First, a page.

As technology continues to develop, scientists are increasingly aware of the opportunities it presents when it comes to extinction - or, more accurately, de-extinction. The use of cloning, selective-breeding, and genome-editing have all been considered when determining how to bringing once-extinct animals back to life. While the de-extinction of dinosaurs remains, for most researchers, a non-starter, there's active interest in reintroducing animals like Woolly Mammoths and passenger pigeons into the world.
There are numerous candidates for de-extinction. However, ethical, political, legal, and environmental arguments have been lobbied for and against de-extinction - all valid and all worth thinking about. That said, seeing some animals that were thought to be gone forever might be pretty amazing.
Whether it's a frog that births its offspring from its mouth or a wild ox that could revitalize the ecosystem, the extinct animals up for de-extinction each offer some pros and cons. Vote up the ones you think should be brought back.
The thylacine, a dog-like marsupial, is also called a Tasmanian tiger or Tasmanian wolf. Thylacines lived in captivity until 1936 when the last-known member of the species, Benjamin, perished at the Hobart Zoo in Australia.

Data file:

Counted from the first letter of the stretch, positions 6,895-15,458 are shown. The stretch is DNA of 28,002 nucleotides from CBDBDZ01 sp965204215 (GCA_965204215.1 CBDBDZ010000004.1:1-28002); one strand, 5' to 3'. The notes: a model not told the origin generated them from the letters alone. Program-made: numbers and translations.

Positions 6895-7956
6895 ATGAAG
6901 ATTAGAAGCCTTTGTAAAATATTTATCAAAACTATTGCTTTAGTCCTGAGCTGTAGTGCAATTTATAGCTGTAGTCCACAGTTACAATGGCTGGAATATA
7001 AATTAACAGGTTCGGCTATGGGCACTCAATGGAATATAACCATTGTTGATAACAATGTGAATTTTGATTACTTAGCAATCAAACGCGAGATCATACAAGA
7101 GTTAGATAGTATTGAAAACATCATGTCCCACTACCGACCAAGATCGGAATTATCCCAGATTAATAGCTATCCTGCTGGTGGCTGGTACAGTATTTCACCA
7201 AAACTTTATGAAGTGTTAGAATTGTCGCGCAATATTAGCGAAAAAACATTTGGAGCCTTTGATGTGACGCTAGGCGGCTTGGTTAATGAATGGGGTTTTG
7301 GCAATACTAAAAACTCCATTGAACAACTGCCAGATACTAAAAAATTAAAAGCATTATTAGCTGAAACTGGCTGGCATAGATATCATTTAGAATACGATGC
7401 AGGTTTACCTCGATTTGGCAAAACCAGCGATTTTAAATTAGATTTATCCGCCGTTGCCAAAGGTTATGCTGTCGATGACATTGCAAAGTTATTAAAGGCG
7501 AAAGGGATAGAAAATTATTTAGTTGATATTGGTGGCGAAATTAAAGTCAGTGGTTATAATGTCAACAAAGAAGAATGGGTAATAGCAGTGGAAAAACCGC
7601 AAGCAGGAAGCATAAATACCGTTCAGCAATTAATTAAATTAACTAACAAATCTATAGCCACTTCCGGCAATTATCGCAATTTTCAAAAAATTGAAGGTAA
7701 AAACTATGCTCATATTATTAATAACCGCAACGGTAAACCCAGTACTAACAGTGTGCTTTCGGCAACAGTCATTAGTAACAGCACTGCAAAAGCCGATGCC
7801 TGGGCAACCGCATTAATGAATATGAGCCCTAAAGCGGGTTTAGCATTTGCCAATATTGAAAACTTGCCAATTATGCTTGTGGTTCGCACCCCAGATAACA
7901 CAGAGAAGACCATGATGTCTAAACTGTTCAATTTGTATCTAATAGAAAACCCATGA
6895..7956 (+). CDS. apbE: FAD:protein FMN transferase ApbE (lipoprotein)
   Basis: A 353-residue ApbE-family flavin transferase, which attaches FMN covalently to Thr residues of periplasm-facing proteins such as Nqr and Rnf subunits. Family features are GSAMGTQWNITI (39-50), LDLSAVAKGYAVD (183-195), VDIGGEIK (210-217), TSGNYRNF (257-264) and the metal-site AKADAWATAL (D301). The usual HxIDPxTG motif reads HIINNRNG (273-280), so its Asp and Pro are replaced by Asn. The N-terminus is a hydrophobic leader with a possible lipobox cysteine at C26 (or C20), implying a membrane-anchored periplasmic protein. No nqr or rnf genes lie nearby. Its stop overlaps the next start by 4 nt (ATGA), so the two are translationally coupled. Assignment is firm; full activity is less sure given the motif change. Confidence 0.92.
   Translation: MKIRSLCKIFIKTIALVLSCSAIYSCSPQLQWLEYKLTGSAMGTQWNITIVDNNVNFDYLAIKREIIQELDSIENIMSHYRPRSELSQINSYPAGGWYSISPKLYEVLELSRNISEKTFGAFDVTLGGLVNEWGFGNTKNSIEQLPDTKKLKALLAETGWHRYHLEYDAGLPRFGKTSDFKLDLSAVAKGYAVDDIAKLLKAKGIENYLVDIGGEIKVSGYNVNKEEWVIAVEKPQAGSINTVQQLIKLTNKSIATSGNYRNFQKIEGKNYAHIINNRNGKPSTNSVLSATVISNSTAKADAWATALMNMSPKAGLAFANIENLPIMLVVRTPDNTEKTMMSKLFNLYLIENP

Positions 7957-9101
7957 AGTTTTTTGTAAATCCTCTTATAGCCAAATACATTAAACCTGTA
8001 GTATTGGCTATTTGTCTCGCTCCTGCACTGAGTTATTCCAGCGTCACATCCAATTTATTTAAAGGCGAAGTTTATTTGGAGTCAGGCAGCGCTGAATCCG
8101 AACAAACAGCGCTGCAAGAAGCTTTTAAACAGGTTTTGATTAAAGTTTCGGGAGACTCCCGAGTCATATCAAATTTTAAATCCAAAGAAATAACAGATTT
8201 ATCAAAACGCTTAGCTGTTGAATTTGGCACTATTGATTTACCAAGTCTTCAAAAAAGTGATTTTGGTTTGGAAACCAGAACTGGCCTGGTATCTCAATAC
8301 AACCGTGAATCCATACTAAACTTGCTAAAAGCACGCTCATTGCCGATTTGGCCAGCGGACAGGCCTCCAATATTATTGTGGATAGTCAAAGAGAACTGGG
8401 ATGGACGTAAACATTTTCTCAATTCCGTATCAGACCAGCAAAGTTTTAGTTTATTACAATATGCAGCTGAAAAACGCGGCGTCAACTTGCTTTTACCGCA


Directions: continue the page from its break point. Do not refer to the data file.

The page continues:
Their demise is largely associated with the presence of British colonists, who perceived it as a threat, placed bounties on them, and introduced species and diseases to destroy their habitat.84475Bring it back to life?
In its final days, the heath hen strolled along Martha's Vineyard, the last bastion of this species of prairie chicken. The heath hen went extinct in 1932, but there have been efforts to revive the bird since 2014.
De-extinction, according to conservationists, would promote public interest in grassland preservation as well as reintroduce one of New England's important "indicator species."68550Bring it back to life?
There was one successful de-extinction of a Pyrenean ibex in 2003, but the cloned animal lived for mere minutes after its birth. The Pyrenean ibex, one of several Spanish ibex subspecies, went extinct in 2000, but scientists used frozen cells from that animal, named Celia, in their work.
As recently as 2013, efforts to clone the Pyrenean ibex continued.67551Bring it back to life?
As a species of wild cattle, aurochs were alive until 1627 - when the last recorded animal perished in what is now Poland. Aurochs were almost as big as elephants, had large horns, were herbivores, and are among the most frequent animals represented in prehistoric cave drawings.
De-extincting the aurochs could provide a "gardening service" to landscapes, helping promote healthy biodiversity as a result.78877Bring it back to life?